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With the coronavirus pandemic seemingly receding from Florida, at least for now, community leaders are talking about economic recovery.

The Volusia County Council has allocated $10 million to be used as grants for merchants, contractors, and companies with fewer than 50 workers to offset losses caused by the coronavirus and the mandatory shutdowns associated with it.

The $10 million is part of the $96 million the county is receiving under the Coronavirus Aid, Relief and Economic Security Act — CARES Act for short — passed by the Congress and signed by President Donald Trump in late March.

“I know several companies that have had 100-percent loss for a couple of months,” County Chair Ed Kelley said. “People are having to pay rent and utilities.”

The council May 19 modified the grant program it had approved earlier, allowing an increase in the payrolls of eligible businesses.

When it was first enacted, the small-business grant program provided that an established firm with 25 or fewer employees could apply for a grant of $3,000 to enable it to open once again.

Upon the recommendation of the county administration, the council revised the program to allow a company with as many as 50 people on its payroll to request a reopening grant of $5,000.

The council rallied unanimously behind the recommendation.

“They have to show that they’ve had a loss,” Volusia County Economic Development Director Helga Van Eckert said.

Van Eckert told the council her department has received 1,690 completed applications from local small businesses seeking assistance in reopening. Her staff, she said, is now reviewing the applications to determine eligibility for the grants.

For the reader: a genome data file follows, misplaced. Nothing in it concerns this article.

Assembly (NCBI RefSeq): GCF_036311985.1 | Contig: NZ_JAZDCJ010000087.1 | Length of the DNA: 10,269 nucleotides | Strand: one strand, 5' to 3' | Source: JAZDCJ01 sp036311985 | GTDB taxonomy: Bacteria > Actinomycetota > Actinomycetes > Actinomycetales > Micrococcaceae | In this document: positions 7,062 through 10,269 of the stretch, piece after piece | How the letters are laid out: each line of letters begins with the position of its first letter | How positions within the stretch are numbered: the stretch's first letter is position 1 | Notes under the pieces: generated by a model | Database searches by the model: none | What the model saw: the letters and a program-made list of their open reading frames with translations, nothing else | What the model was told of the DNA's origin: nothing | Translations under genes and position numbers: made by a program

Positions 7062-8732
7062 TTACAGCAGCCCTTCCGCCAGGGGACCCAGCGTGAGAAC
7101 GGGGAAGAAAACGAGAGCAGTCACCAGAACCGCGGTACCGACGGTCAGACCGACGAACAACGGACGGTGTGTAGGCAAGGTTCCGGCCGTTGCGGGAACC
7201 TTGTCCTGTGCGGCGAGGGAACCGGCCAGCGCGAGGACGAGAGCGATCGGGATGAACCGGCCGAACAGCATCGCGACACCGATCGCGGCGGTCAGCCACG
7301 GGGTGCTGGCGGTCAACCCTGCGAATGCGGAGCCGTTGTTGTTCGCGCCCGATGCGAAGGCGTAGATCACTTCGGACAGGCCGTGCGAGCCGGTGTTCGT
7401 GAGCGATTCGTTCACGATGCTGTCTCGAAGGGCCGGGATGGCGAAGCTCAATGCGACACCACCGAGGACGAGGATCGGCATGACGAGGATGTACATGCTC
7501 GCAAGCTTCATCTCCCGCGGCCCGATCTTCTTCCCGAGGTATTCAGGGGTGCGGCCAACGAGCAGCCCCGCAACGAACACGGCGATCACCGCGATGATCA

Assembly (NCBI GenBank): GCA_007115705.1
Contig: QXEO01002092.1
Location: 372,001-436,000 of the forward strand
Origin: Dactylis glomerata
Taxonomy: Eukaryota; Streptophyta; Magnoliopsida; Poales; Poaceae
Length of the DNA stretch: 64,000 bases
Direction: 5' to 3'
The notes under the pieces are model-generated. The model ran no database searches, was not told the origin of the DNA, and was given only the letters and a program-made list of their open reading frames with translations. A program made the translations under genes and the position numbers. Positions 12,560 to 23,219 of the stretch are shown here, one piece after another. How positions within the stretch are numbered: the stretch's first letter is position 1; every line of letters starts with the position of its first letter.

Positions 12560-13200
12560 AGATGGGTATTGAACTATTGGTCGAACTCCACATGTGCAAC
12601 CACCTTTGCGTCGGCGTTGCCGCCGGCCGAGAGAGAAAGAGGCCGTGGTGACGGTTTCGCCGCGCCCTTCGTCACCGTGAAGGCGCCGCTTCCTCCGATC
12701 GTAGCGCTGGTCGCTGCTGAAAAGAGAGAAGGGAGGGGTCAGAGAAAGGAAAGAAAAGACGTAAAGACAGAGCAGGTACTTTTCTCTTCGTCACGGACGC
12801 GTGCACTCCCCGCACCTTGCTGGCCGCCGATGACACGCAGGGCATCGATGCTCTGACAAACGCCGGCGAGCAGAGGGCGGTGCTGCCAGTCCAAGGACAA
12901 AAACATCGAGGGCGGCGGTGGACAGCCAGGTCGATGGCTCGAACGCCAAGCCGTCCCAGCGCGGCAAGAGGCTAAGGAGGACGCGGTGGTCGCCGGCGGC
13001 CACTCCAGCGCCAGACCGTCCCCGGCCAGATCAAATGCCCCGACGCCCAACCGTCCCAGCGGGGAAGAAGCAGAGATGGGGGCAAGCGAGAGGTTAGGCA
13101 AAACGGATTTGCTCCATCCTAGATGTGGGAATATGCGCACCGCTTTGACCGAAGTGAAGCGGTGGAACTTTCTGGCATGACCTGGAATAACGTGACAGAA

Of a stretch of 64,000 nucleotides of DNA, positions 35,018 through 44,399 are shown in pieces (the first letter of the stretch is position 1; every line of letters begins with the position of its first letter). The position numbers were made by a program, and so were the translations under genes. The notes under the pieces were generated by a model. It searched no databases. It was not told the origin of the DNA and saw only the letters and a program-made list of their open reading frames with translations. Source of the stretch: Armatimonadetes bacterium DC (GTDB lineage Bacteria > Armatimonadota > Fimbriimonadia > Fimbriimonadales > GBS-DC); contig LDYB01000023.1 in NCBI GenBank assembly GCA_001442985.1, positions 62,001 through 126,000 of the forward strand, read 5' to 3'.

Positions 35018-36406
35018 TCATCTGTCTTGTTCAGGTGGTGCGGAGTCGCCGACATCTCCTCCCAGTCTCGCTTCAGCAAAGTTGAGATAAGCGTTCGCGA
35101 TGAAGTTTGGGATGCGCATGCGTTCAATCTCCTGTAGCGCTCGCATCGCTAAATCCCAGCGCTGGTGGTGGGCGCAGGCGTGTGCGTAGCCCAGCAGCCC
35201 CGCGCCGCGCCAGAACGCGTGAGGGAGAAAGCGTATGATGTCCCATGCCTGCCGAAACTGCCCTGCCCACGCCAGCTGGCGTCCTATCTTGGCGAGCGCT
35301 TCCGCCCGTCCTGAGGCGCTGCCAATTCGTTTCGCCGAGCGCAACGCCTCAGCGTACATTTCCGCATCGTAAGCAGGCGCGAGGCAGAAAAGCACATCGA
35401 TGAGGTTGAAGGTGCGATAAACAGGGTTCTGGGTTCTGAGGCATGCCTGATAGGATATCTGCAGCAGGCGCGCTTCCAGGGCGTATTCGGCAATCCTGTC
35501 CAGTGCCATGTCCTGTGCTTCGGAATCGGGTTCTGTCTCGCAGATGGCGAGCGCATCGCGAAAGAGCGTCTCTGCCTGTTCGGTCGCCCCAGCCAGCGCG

Van Eckert also noted 216 of the applicants wrote on their forms that they intend to spend at least some of the grant dollars — if they receive them — on personal protective equipment, such as gloves and masks, as well as hand sanitizer and thermometers for determining someone’s temperature.

Thus far, Van Eckert said, none of the reopening grants for small businesses have been awarded. She also said businesses may not have to wait terribly long to get help through the program.

“I don’t expect that it will take very long,” Van Eckert said.

Volusia County Chief Financial Officer Ryan Ossowski ventured to say the funds would go out in “a week or less.”

On a related note, the council approved County Manager George Recktenwald’s recommendation to set aside $2.5 million of the $96 million in CARES funds Volusia is receiving for nonprofit organizations to request for their own reopening assistance.

“Following the model of the small-business grants may be the best model,” Deputy County Manager Suzanne Konchan advised the council.

Konchan also suggested the tax-exempt organizations have a physical location and address.

“We would like to recommend these nonprofits be brick and mortar,” she said.

The grant program for nonprofits is indeed similar to the one approved for for-profit businesses, in that a qualifying organization with no more than 25 employees may receive a grant of $3,000. To be eligible, a nonprofit organization must prove it lost revenue or donations during the pandemic shutdowns.

Upon the advice of Interim County Attorney Mike Dyer, the council did not include churches and private schools in the nonprofit-grant program.

“This is a delicate situation when you’re dealing with nonprofits,” Dyer said.

The council voted 6-1 in favor of extending grant relief to nonprofit groups. Kelley dissented.

Kelley had urged the council to wait until a future meeting before approving a grant program for nonprofits, but a majority of the body overrode his preference.

To help screen the requests from nonprofits seeking CARES grants, Konchan said the county government “may bring on the United Way for grant administration.”


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